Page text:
Government to put Rs 100 trillion investment in infra
Sitharaman said she has travelled across the country, meeting officers and discussing taxation related issues to ensure their actions do not amount to any perception of harassment. The Centre is also talking to states regarding simplifying and rationalizing the Goods and Services Tax.Updated: Dec 01, 2019 07:38 IST
Finance minister Nirmala Sitharaman on Saturday said the government will soon announce a set of projects as part of the government’s plan to invest Rs 100 trillion in infrastructure over the next five years. The minister said officers have almost completed the task of identifying big projects. “A set of officers are looking into the pipeline of projects that can be readied so that once the fund is ready, it could be front-loaded on these projects. That task is nearly completed. Before December 15, we will be able to announce frontloading of at least ten projects,” Sitharaman said in Mumbai.
Sitharaman said she has travelled across the country, meeting officers and discussing taxation related issues to ensure their actions do not amount to any perception of harassment. The Centre is also talking to states regarding simplifying and rationalizing the Goods and Services Tax.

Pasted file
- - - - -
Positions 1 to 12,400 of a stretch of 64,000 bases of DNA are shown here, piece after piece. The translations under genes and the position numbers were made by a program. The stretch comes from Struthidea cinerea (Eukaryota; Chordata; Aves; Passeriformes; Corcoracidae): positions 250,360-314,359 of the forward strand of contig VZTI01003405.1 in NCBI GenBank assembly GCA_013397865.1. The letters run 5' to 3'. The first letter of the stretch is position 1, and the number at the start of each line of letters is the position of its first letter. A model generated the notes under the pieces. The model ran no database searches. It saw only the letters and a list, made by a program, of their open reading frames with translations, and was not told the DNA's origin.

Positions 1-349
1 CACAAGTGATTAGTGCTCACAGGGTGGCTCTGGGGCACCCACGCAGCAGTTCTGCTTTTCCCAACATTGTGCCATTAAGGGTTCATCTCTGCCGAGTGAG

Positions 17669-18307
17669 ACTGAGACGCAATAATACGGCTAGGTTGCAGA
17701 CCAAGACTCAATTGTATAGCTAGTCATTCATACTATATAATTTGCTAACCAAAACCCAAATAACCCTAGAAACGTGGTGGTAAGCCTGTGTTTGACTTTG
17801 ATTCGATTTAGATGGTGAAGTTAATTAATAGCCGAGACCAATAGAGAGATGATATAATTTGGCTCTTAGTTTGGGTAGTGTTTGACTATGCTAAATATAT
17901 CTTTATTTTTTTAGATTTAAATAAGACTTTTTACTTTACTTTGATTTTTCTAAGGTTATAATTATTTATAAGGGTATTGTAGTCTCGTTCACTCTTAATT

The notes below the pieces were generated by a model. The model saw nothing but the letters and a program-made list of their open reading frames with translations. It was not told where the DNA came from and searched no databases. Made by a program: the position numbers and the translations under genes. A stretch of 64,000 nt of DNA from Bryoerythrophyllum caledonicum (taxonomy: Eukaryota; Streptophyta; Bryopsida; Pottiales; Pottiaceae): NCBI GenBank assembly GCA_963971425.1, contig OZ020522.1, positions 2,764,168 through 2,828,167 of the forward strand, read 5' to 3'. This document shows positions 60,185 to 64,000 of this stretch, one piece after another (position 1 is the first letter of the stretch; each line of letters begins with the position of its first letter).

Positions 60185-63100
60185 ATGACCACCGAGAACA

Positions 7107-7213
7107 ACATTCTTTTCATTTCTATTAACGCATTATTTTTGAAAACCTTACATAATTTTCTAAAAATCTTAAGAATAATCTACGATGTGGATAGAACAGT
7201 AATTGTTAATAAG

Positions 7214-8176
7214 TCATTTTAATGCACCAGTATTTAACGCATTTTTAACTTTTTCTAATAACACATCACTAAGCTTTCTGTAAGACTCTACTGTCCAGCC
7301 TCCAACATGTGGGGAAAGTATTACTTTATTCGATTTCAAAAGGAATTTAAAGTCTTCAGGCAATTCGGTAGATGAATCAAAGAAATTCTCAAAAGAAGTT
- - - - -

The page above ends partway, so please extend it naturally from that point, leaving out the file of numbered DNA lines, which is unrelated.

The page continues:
Sitharaman’s address to business leaders on Saturday comes as a big outreach effort by the Narendra Modi administration to support businesses and reverse the ongoing economic slowdown. “We are willing to hear, react and intervene when necessary,” said the minister. Sitharaman also said the government’s outreach to facilitate adequate liquidity to non-bank lenders and to consumers was a huge success resulting in loan disbursal of over Rs 2.5 trillion during the weeks of Navratras and Diwali. This, she said, has benefitted non-bank lenders as well as home and vehicle buyers. The Reserve Bank of India (RBI) has been giving a monetary stimulus to help growth by lowering the benchmark interest rate, while the central government took a series of steps in recent months to counter the liquidity crisis in the non-bank sector and to boost consumption.
The steps included a sharp cut in the corporate tax rate, liberalising of foreign ownership norms, capital infusion into state-run banks, loan outreach programmes and front-loading of public spending.